A recent article published in the January 2017 online issue of the Journal of Allergy and Clinical Immunology looked at whether children born to mothers who have taken heartburn medication (proton pump inhibitors, H2 receptor antagonists) during pregnancy have an increased risk of developing childhood asthma.  Researchers Devine, McCleary, Sheikh, and Nwaru did a systematic review of 8 previous studies which involved more than 1.3 million children. The researchers found that any use of heartburn medication in pregnancy was associated with the resulting children having a higher risk of asthma development in comparison to children who were born to mothers that did not take heartburn medication during pregnancy   As well a higher dosage of heartburn medication in pregnancy was associated with a further higher risk of the resulting children developing asthma.  The information in this article helps to highlight the importance of integrating safe supports for managing heartburn during pregnancy.   From a naturopathic perspective, safe supports include eating smaller, more frequent meals, aiming to avoid heartburn triggering foods (which include spicy food, mint, citrus, tomatoes, onions, garlic, caffeine), integrating a liquid calcium magnesium supplement.  

Monday, January 23, 2017

Ginger and Menstrual Cramping

An article published in the April 2016 issue of Evidence-Based Complementary and Alternative Medicine looked at the efficacy of ginger in addressing menstrual cramping (dysmenorrhea).  The article by Chen, Barrett, and Kwekkeboom reviewed 6 different trials comparing ginger against either placebo or NSAID (non steroidal anti-inflammatory drugs - mefenamic acid and ibuprofen) in managing menstrual cramping.  In all the studies, participants were either high school or college students and the majority (5 out of 6) of the studies included only women with moderate to severe menstrual cramping.  The ginger dosed was in a powdered (encapsulated) form and the dosages ranged from 750 mg - 2000 mg per day.  The timing of the ginger dosing varied from 2 days prior to the menstrual cycle starting until cramping subsided with the average dose being for 3 days (the first 3 days of the menstrual cycle).  In the different studies, participants rated their menstrual cramping pain using a number of different scales.  In all studies involving a placebo, it was found that ginger was more effective in reducing menstrual cramping than placebo.  In the studies comparing ginger to NSAIDS, ginger and NSAIDS were found to be equally as effective in reducing menstrual cramping.  For many women, menstrual cramping support/medication needs to be dosed several times during the period and NSAIDS can place significant stress on the body when used on a regular basis (the main concerns include stress on the stomach mucous membranes and stress on the liver).  Alternatively, ginger is a very safe and gentle herb that is generally quite easy on the system.  With these studies showing that ginger offers the same level of support as NSAIDS for menstrual cramping, it is a therapeutic worth considering for menstrual pain management.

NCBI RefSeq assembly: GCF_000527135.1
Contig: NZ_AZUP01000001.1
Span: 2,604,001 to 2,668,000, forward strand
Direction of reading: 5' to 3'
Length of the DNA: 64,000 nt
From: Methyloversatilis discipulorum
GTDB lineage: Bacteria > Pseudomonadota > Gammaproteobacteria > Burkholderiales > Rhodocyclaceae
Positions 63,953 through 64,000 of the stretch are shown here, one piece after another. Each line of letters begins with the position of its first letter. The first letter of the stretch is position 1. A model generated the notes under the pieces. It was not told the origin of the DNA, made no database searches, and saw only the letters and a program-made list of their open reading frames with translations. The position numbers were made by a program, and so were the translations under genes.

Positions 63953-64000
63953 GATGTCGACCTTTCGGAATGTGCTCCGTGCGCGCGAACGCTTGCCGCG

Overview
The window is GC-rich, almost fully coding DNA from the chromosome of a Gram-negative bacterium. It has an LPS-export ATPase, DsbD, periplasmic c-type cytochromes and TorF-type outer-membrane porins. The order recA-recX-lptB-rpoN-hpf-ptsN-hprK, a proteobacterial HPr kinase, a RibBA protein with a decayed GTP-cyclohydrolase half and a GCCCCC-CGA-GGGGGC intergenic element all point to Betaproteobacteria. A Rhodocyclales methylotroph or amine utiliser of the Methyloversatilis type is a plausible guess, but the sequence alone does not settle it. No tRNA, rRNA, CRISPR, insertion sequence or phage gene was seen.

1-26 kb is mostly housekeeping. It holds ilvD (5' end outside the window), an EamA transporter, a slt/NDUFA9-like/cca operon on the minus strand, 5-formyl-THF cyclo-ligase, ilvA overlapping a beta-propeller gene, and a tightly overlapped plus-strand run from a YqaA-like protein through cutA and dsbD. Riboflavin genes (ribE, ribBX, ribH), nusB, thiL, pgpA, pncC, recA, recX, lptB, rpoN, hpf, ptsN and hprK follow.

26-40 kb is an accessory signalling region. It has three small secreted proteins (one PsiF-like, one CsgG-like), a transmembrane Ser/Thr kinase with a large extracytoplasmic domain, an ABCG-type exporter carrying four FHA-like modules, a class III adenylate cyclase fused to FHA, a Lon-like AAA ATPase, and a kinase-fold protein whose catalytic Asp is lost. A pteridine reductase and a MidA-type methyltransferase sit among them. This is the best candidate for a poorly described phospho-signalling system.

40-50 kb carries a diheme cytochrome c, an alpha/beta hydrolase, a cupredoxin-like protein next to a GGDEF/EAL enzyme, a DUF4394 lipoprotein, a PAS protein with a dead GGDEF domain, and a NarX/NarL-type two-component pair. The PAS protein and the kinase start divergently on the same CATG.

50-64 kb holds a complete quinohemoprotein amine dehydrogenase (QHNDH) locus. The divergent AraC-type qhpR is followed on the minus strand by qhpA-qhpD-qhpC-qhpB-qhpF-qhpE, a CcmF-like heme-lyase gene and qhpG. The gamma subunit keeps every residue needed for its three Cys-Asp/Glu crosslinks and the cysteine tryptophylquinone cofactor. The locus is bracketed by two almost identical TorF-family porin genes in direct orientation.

Sunday, January 22, 2017

Ways to Reduce our Toxin Load

I recently attended the National University of Natural Medicine's Preconception to Postpartum lecture presentations via webinar.  Shannon Sinsheimer ND's lecture on Preconception Counselling covered ways to reduce our toxin load to support healthy pregnancy preparation (and is also applicable in many ways to people of all ages in supporting our overall health).  Some of the helpful suggestions she offered include:  the importance of reducing our exposure to electromagnetic fields and WiFi signals by removing cell phones from our pockets/not carrying cell phones directly on our bodies/not placing laptops directly on our laps to support the health of our reproductive organs.  The importance of ensuring that we properly hydrate our bodies with water to support efficient body detoxification.  Aiming to become more aware of what we put onto our skin, body care and cosmetic product wise.  Many body care products and cosmetics contain compounds that are endocrine disruptors and have the potential to impact our fertility (and overall heath).  The Environmental Working Group (EWG)'s Skin Deep Cosmetics Database rates the safety of over 64.000 body care products and is an excellent  resource in helping us to choose healthier body care products (products with a lower number are considered less toxic and more healthy for us to use).  The EWG also has a Sunscreen Database which is another great resource (again products with a lower number are less toxic/more safe for us to use as well).  Another way for us to reduce our toxin load is to shift to non toxic house cleaning products (conventional cleaning products also contain a number of compounds that can place significant stress on our system).  The EWG also offers a great resource with their Guide to Healthy Cleaning.  Cleaning products are rated letters A - F with A being the best rating and the safest products for us to use in our homes.  Here is a link to the EWG's consumer guide/resources .

Thursday, January 19, 2017